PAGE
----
But, for once, Cam had prevailed. He wouldn't have his parents driving the seventy-seven miles to Montgomery, not when he could well afford the rental. And not when they, and everyone else, were extra busy in advent of the Christmas holiday.
Cam shifted uneasily on the uncomfortable sofa. He ran a hair through his coarse blond hair, cut to a crew for his upcoming role in a 1950s-set, sex romp, The Seven-Year-Bitch. And no, he wasn't playing the lead role-not this time. That part had gone to an eighteen-year-old, raven-haired boy, Cal Fontenla, who had literally walked off Hollywood Boulevard and into the offices of the adult entertainment conglomerate that had made Cam a star.
Born in Bronx, New York, and raised in Fresno, California, Christopher Stone’s early years were dominated by school, watching television and motion pictures, bicycling, skating, and reading avidly. Summers were spent swimming, and doing whatever it took to survive the oppressive San Joaquin Valley heat. But he also remembers fondly the yearly summer trips to New York, to visit family and friends – and to see Broadway shows.
Christopher left Fresno, for Hollywood, California, during his college years after being accepted into the Writers Guild of America’s Open Door Program, a two-year, scholarship, training ground for aspiring screen and television writers. As it happened, rather than a teleplay or screenwriting gig, his first professional writing job was in journalism – as the Los Angeles Editor for Stage Door, at that time, Canada’s equivalent of the U.S. entertainment trade weekly, Variety.
Christopher would later use his Writers Guild of America training to co-author and sell the original screenplay, The Living Legend, with Jon Mercedes III, to the Erin Organization, and later, and also with Mercedes, to write two seasons of The Party Game, a Canadian TV game show.
As a young freelance entertainment journalist, he contributed to many Los Angeles-based publications, among them The Advocate, for which he wrote a breezy film column, “Reeling ‘Round,” and the Los Angeles Free Press. During this time, he became a member of the Los Angeles Drama Critics Circle.
Christopher dipped his toes into the world of motion picture advertising and publicity, as assistant to the West Coast Director of Advertising and Publicity for Cinerama Releasing Corporation, in Beverly Hills. At the same time, he also did special advertising and publicity projects for 20th Century-Fox. Christopher went on to become an Account Executive for David Wallace & Company, a public relations firm specializing in entertainment accounts – and located on West Hollywood’s legendary Sunset Strip.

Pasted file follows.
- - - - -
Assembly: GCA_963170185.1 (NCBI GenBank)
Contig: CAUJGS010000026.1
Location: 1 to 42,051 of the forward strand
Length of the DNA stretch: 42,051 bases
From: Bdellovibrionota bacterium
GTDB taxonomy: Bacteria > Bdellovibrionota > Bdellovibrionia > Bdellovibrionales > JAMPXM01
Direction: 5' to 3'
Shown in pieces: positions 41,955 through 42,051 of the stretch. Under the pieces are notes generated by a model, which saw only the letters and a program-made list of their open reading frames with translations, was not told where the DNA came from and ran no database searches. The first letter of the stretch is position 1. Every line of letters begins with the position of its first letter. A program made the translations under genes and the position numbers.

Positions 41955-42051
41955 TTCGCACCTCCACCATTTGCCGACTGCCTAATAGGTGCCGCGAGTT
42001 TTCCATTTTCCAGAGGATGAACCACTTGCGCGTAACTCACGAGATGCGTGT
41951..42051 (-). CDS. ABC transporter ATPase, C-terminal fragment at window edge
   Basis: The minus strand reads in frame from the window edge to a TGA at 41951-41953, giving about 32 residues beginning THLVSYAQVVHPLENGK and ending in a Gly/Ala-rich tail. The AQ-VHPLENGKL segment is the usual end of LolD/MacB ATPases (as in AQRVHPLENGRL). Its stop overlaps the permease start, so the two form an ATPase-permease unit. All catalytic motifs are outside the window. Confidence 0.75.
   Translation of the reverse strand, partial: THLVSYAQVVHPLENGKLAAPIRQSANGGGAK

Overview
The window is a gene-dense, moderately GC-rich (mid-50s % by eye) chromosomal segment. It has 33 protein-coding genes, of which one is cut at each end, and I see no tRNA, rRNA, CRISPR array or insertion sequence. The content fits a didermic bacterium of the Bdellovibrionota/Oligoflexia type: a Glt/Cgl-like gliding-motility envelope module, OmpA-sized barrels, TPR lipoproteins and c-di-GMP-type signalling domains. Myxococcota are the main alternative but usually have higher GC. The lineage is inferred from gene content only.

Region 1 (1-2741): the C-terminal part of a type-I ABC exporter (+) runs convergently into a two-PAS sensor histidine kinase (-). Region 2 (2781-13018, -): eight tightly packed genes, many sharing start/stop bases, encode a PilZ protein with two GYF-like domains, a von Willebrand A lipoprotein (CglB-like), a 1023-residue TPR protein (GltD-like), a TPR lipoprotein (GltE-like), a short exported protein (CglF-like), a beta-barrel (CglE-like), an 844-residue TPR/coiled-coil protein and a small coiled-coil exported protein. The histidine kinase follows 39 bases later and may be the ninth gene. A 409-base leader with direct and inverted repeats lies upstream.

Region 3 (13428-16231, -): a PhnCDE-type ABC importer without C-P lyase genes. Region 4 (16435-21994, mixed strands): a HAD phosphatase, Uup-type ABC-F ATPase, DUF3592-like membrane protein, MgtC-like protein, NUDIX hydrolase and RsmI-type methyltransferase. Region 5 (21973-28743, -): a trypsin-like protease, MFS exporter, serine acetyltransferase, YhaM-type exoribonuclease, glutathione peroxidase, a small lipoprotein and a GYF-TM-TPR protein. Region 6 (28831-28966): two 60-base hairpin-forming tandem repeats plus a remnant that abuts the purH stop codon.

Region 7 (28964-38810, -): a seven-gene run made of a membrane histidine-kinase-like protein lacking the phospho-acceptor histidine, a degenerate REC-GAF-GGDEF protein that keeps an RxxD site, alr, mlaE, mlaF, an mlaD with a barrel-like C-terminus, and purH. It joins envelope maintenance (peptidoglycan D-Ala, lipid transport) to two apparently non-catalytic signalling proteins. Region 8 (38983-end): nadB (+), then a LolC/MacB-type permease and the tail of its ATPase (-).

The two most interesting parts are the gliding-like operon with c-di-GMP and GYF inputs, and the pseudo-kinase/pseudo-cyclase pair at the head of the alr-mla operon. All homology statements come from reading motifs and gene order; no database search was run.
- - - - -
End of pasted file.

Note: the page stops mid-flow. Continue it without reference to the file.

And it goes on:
Returning to his first love, writing, Christopher became a full time freelance contributor to national consumer publications including Us, Good Housekeeping, Family Circle, McCall’s, In Cinema, and The National Enquirer, among others. Many of his stories were syndicated worldwide by the New York Times Syndication Corp.
Another important area of endeavor for Christopher Stone was Re-Creating Your Self. A Blueprint for Personal Change that he first developed for himself, the journalist went on to teach the principles and processes of Re-Creating Your Self to others – first, in private sessions, later, in workshops and seminars, and, finally, for California State University Extended Education. Eventually, one of his students suggested he write a book version.
Re-Creating Your Self was first published in hardcover by Metamorphous Press, and subsequently published in a trade paperback edition by Hay House. It has since been published in Spanish, Swedish and Hebrew language editions.
When not writing, Christopher used his longtime interest in, and study of, metaphysics, to teach meditation and psychic development classes – first in Beverly Hills, then later, in Manhattan Beach.
He went on to co-author, with Mary Sheldon, four novellas for a Japanese educational publisher, and then, also with Mary Sheldon, the highly successful The Meditation Journal trilogy of hardcover books. Subsequently, he returned to journalism, this time, contributing hundreds of print and online entertainment features, columns and reviews to magazines and websites. For eight years, Christopher was the Box-office Columnist for MatchFlick.com, a popular online motion picture site.
In his private life, Christopher Stone met David M. Stoebner on May 17, 1994, and they have been together ever since. In 2008, they were married in Los Angeles.
They share a home with their three pets in Coastal Los Angeles County.
In 2013, Christopher’s pet project has been transforming their rarely used kitchen table area into a killer, retro 1950s Diner Nook, complete with a 1952 Seeburg Table Top jukebox, a neon diner sign, and a malt machine.
Christopher’s first novel, Frame of Reference was e and print published, in fall 2012, by MLR Press. A short story, Sweet Homo Alabama was published by MLR Press, December 19, 2012.
Stone spent much of 2013 writing Frame of Reference 2: The Dark Side of Stardom, a sequel novel to Frame of Reference, as well as, Abracadabra, and a short story, published at Halloween. But the indefatigable scribe also found time to contribute weekly reviews, columns and interviews to Queer Town Abbey.
As 2014 begins, Christopher looks forward to the publication of The Dark Side of Stardom, and he is developing a short story, Camelot Conundrum, as well as a metaphysical mystery novel, Going and Coming.
Find Christopher Here